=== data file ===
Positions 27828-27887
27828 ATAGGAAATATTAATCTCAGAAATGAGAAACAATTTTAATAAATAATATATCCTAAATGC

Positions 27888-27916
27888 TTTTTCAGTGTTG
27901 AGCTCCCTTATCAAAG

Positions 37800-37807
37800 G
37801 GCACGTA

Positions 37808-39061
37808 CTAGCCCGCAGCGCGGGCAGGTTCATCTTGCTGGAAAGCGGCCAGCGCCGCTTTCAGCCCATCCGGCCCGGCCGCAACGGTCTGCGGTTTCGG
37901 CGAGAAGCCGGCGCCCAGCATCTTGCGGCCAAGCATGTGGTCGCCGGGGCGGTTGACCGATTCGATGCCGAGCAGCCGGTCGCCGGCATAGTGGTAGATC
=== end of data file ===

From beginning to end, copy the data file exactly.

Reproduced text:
Positions 27828-27887
27828 ATAGGAAATATTAATCTCAGAAATGAGAAACAATTTTAATAAATAATATATCCTAAATGC

Positions 27888-27916
27888 TTTTTCAGTGTTG
27901 AGCTCCCTTATCAAAG

Positions 37800-37807
37800 G
37801 GCACGTA

Positions 37808-39061
37808 CTAGCCCGCAGCGCGGGCAGGTTCATCTTGCTGGAAAGCGGCCAGCGCCGCTTTCAGCCCATCCGGCCCGGCCGCAACGGTCTGCGGTTTCGG
37901 CGAGAAGCCGGCGCCCAGCATCTTGCGGCCAAGCATGTGGTCGCCGGGGCGGTTGACCGATTCGATGCCGAGCAGCCGGTCGCCGGCATAGTGGTAGATC